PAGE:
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Vaccine Patch May Be 'Excellent New Weapon' Against Travelers' Discomfort
An infectious disease expert at The University of Texas School of Public Health at Houston is leading research of a pain-free vaccine for travelers' diarrhea - a condition that strikes an estimated 20 million international travelers each year.
Herbert L. DuPont, M.D., professor and director of the Center for Infectious Diseases at the UT School of Public Health and the Graduate School of Biomedical Sciences, is the principal investigator studying the effectiveness of a needle-free patch that delivers the travelers' diarrhea vaccine.
Results of the Phase II trial were presented in Chicago at the 47th Interscience Conference on Antimicrobial Agents and Chemotherapy (ICAAC). DuPont's clinical trial found that travelers in Guatemala and Mexico who received the vaccine patch were significantly less likely to be sickened as compared with travelers who received a placebo.
Iomai Corporation developed the vaccine and plans to begin Phase III testing in 2008.
"The results presented at ICAAC are the most robust ever shown in the prevention of travelers' diarrhea, and they suggest we may be near a turning point in the prevention of this common, often-serious disease," said DuPont, who also is the Mary W. Kelsey Professor of Medical Sciences at The UT Medical School at Houston. "If Phase III trials for the vaccine validate these results, those of us in travel medicine will have an excellent new weapon in our armamentarium."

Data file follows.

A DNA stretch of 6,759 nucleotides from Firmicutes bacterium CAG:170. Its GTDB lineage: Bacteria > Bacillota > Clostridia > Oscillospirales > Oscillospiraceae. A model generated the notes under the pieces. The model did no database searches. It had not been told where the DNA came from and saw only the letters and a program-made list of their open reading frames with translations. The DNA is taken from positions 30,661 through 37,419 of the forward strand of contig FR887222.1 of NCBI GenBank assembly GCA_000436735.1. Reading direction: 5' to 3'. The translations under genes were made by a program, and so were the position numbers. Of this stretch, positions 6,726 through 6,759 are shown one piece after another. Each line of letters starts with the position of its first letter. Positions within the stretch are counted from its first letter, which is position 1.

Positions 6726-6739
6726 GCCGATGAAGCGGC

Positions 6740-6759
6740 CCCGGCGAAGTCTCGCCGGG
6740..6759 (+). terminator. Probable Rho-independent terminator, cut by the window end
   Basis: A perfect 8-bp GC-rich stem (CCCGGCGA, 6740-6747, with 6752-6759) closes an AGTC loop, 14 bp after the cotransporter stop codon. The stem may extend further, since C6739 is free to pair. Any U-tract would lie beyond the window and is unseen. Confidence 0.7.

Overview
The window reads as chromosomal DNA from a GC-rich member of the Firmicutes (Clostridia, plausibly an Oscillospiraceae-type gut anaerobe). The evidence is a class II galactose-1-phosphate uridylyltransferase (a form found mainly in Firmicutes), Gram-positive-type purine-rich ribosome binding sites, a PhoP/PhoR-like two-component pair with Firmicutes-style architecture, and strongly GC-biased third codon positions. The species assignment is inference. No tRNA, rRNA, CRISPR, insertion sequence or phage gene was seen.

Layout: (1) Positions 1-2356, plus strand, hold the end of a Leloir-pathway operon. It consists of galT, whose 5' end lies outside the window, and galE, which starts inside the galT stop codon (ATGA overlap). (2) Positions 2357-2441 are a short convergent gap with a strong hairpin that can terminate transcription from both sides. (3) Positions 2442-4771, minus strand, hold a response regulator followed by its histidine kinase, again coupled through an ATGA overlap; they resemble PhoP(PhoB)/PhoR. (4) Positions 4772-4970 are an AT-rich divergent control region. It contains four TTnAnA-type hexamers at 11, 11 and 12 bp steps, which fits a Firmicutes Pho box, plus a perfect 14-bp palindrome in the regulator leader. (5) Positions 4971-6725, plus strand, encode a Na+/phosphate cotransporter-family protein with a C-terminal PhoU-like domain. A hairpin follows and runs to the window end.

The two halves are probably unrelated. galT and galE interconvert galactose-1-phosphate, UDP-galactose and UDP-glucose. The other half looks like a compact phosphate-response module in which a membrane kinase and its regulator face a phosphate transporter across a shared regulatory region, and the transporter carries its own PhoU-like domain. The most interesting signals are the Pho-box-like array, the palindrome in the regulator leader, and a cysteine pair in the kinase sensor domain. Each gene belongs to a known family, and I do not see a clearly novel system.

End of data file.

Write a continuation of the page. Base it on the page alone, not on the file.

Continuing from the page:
If approved, the Iomai vaccine would be the first vaccine for travelers' diarrhea available in the United States.
The "Trek Study" found that of the 59 individuals who received the patch-based vaccine only three suffered cases of moderate or severe diarrhea, while 23 of the 111 who received a placebo suffered moderate or severe diarrhea - a 75 percent reduction. One of the 59 volunteers in the vaccine group reported severe diarrhea, compared with 12 of the 111 in the placebo group - an 84 percent reduction.
"We have demonstrated that vaccinated travelers can dramatically cut their risk of diarrhea by using our needle-free patch," said Gregory M. Glenn, M.D., Iomai's founder and chief scientific officer. "Those who received the Iomai vaccination were much less likely to get sick, and those who were sickened had far milder illness than those who received a placebo. These are clinically significant results that suggest that the patch vaccine will address the most significant unmet need for travel medicine: prophylaxis for travelers' diarrhea."
The study followed 170 travelers to Mexico and Guatemala. Each volunteer received either two doses of the Iomai vaccine patch or a placebo, two-to-three weeks apart, with the last dose administered a week before travel.
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